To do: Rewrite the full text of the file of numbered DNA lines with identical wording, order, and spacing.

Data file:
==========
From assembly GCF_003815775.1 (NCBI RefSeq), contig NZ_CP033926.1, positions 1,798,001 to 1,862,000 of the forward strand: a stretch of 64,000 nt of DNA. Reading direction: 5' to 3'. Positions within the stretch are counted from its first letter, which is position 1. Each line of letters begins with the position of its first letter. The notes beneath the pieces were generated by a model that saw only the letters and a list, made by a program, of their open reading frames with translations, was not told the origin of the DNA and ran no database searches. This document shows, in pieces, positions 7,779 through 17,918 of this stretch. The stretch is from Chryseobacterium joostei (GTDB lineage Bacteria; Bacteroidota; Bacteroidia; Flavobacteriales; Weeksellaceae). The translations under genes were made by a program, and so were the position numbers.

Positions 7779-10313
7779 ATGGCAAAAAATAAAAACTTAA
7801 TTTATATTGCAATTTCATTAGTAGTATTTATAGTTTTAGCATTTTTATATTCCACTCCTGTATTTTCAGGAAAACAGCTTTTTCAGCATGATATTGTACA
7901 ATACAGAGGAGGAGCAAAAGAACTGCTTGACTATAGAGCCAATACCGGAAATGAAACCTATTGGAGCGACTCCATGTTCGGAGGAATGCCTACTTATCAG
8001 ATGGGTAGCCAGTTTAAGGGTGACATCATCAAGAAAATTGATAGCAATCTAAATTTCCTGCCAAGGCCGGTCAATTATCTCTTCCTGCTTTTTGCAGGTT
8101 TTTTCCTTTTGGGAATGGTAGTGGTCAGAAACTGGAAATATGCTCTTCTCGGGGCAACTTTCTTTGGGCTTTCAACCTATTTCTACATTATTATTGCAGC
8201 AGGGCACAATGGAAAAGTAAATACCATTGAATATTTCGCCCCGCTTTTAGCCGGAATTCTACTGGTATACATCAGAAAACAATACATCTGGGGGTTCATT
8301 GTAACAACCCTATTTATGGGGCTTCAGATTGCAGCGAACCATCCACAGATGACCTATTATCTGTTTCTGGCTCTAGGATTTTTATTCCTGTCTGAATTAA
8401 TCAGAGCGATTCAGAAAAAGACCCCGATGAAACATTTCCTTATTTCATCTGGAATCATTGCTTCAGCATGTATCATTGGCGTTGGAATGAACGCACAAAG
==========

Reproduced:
From assembly GCF_003815775.1 (NCBI RefSeq), contig NZ_CP033926.1, positions 1,798,001 to 1,862,000 of the forward strand: a stretch of 64,000 nt of DNA. Reading direction: 5' to 3'. Positions within the stretch are counted from its first letter, which is position 1. Each line of letters begins with the position of its first letter. The notes beneath the pieces were generated by a model that saw only the letters and a list, made by a program, of their open reading frames with translations, was not told the origin of the DNA and ran no database searches. This document shows, in pieces, positions 7,779 through 17,918 of this stretch. The stretch is from Chryseobacterium joostei (GTDB lineage Bacteria; Bacteroidota; Bacteroidia; Flavobacteriales; Weeksellaceae). The translations under genes were made by a program, and so were the position numbers.

Positions 7779-10313
7779 ATGGCAAAAAATAAAAACTTAA
7801 TTTATATTGCAATTTCATTAGTAGTATTTATAGTTTTAGCATTTTTATATTCCACTCCTGTATTTTCAGGAAAACAGCTTTTTCAGCATGATATTGTACA
7901 ATACAGAGGAGGAGCAAAAGAACTGCTTGACTATAGAGCCAATACCGGAAATGAAACCTATTGGAGCGACTCCATGTTCGGAGGAATGCCTACTTATCAG
8001 ATGGGTAGCCAGTTTAAGGGTGACATCATCAAGAAAATTGATAGCAATCTAAATTTCCTGCCAAGGCCGGTCAATTATCTCTTCCTGCTTTTTGCAGGTT
8101 TTTTCCTTTTGGGAATGGTAGTGGTCAGAAACTGGAAATATGCTCTTCTCGGGGCAACTTTCTTTGGGCTTTCAACCTATTTCTACATTATTATTGCAGC
8201 AGGGCACAATGGAAAAGTAAATACCATTGAATATTTCGCCCCGCTTTTAGCCGGAATTCTACTGGTATACATCAGAAAACAATACATCTGGGGGTTCATT
8301 GTAACAACCCTATTTATGGGGCTTCAGATTGCAGCGAACCATCCACAGATGACCTATTATCTGTTTCTGGCTCTAGGATTTTTATTCCTGTCTGAATTAA
8401 TCAGAGCGATTCAGAAAAAGACCCCGATGAAACATTTCCTTATTTCATCTGGAATCATTGCTTCAGCATGTATCATTGGCGTTGGAATGAACGCACAAAG